Main Street Capital continues to lead its industry for long-term performance. And the business development company'srecord of excellent performance and a market-beating dividend should carry into 2015.
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Here are five reasons why.
1. It continues to lead on efficiency
As I see it, nothing lends more to a management team's credibility than cost containment. Main Street Capital has been a lean and mean operator for some time, sending a greater percentage of revenue into pre-tax profits than its peers throughout its history.
In the 12 months leading up to the third calendar-year quarter of 2014, Main Street Capital's operating expenses came to just over 1.5% of its balance sheet assets. Peers frequently spend 3% or more of assets -- that's twice as much -- on operating costs, excluding interest.
Efficiency alone gives Main Street Capital a massive edge. It could give up more money than the average BDC to investment losses and still deliver better returns due to its superior ability to minimize costs.
2. It has cash to deploy
Business development companies like Main Street Capital make their money by lending to junk-rated and unrated businesses. In the last quarter of 2014, the junk and unrated debt markets started to fall, and yields rose significantly.
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Debt in the most speculative companies now yields 9.75% more than comparably dated U.S. Treasuries, compared to a 6.5% spread in summer 2014. Capital put to work today earns more than it has in quite some time.
As spreads widened, Main Street Capital secured long-term debt financing with a bond offering of $175 million, giving it the firepower to make investments at higher interest rates.
3. Insiders own a substantial share
Main Street Capital insiders are aligned with investors. In fact, its CEO makes more from the company's robust dividend on the shares he owns than he does from his salary.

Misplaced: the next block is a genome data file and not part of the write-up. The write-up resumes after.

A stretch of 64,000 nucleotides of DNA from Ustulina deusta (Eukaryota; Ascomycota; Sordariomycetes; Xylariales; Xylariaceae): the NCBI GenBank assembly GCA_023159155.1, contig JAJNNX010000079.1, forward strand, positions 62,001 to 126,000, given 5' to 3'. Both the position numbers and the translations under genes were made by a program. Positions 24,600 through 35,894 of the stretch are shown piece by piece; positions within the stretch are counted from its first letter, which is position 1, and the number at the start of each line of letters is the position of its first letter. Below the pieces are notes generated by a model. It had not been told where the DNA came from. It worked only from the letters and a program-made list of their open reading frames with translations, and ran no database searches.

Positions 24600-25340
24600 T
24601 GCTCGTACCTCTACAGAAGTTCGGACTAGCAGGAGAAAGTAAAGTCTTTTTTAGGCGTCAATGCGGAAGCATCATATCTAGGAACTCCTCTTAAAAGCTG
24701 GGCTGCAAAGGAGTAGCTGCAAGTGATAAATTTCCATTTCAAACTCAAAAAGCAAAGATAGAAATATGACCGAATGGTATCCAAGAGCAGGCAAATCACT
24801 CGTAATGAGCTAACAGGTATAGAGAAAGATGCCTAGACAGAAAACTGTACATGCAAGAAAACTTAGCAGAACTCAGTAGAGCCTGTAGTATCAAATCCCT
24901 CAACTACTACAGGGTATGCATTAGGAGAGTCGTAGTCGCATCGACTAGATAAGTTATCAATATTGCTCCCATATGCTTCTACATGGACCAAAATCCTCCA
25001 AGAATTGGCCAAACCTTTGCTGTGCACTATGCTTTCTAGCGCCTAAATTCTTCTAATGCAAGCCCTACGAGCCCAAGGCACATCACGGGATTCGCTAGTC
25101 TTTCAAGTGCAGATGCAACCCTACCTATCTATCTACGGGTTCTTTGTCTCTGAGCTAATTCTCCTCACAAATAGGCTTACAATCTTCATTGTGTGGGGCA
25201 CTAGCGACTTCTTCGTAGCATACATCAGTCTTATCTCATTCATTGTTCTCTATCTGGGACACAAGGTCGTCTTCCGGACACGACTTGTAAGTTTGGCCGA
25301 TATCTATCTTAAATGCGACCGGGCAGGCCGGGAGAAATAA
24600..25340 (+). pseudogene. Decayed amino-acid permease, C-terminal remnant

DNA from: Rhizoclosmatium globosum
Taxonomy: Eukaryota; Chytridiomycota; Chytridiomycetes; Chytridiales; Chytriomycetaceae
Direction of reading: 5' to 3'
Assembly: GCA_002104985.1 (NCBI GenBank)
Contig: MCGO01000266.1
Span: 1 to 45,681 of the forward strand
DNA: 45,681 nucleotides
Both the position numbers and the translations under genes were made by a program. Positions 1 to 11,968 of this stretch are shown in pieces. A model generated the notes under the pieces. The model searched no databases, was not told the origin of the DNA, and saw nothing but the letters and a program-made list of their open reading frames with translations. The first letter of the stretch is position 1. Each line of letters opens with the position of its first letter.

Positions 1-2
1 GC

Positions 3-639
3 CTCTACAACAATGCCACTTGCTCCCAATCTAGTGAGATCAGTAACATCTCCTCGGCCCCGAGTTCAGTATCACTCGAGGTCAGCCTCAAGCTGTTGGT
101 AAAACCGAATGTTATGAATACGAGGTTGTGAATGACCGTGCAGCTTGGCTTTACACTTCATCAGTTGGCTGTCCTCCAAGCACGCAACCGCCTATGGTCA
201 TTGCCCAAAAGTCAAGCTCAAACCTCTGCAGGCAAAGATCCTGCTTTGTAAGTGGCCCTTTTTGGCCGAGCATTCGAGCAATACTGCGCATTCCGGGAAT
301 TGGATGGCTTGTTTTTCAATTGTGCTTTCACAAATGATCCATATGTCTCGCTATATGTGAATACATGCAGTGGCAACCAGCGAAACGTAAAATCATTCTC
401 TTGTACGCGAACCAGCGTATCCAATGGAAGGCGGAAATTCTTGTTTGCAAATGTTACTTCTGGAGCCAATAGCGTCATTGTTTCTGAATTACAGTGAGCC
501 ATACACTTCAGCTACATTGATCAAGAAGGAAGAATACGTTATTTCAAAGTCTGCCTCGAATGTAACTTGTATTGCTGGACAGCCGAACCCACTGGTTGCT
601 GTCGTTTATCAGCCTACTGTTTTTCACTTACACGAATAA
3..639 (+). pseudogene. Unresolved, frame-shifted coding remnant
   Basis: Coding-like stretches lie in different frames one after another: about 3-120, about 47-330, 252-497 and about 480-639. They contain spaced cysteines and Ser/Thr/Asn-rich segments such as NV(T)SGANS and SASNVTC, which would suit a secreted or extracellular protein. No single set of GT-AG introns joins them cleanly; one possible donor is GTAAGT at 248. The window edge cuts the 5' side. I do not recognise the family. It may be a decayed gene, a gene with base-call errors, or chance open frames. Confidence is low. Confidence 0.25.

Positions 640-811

Insider ownership has the power to govern corporate behavior. While many BDCs are managed by people who have more to gain from compensation than from stock performance, the fact that Main Street Capital's insiders own a massive chunk of the company (roughly 6% of all shares) forces management to think of that cash as if it were their own -- because it is.
4. Its asset manager is on fire
Main Street Capital is one of a handful of internally managed BDCs, meaning it pays its managers a salary directly from the company. Most BDCs are externally managed by an asset management company, which takes a percentage of assets and quarterly returns. This arrangement allows Main Street Capital to lead on efficiency, but it also presents another benefit: The company has a growing asset-management company on its balance sheet.
Main Street Capital owns MSC Adviser, which earns a fee stream for managing another private BDC on favorable terms. In recent quarters, the asset management business has exploded: Assets now top $400 million, or roughly one-fourth of Main Street Capital's asset base.
Over time, the asset management business's growth will allow Main Street Capital to increase earnings without taking credit risk. From the company'slatest conference call, we learned that asset management business should continue to grow for a long time to come, as a second managed fund might be in the works for 2015.
5. It's selling at one of its lowest premiums to NAV
After a rout in the broad industry, Main Street Capital now trades at one of its lowest valuation multiples in recent memory. Shares trade at just under 1.4 times net asset value. At this time last year, shares traded for nearly two times their NAV.
The declining valuation partly results from a lower share price and a rising per-share NAV. At 1.4 times net asset value and about 12 times earnings, Main Street Capital appears to be a compelling, high-yield bargain in the BDC industry. Recognize Main Street Capital for what it is: an opportunity to buy an above-average company at an average-company price.
The article 5 Reasons Main Street Capital Corp. Should Have a Great 2015 originally appeared on Fool.com.
Jordan Wathen has no position in any stocks mentioned. The Motley Fool has no position in any of the stocks mentioned. Try any of our Foolish newsletter services free for 30 days. We Fools may not all hold the same opinions, but we all believe that considering a diverse range of insights makes us better investors. The Motley Fool has a disclosure policy.
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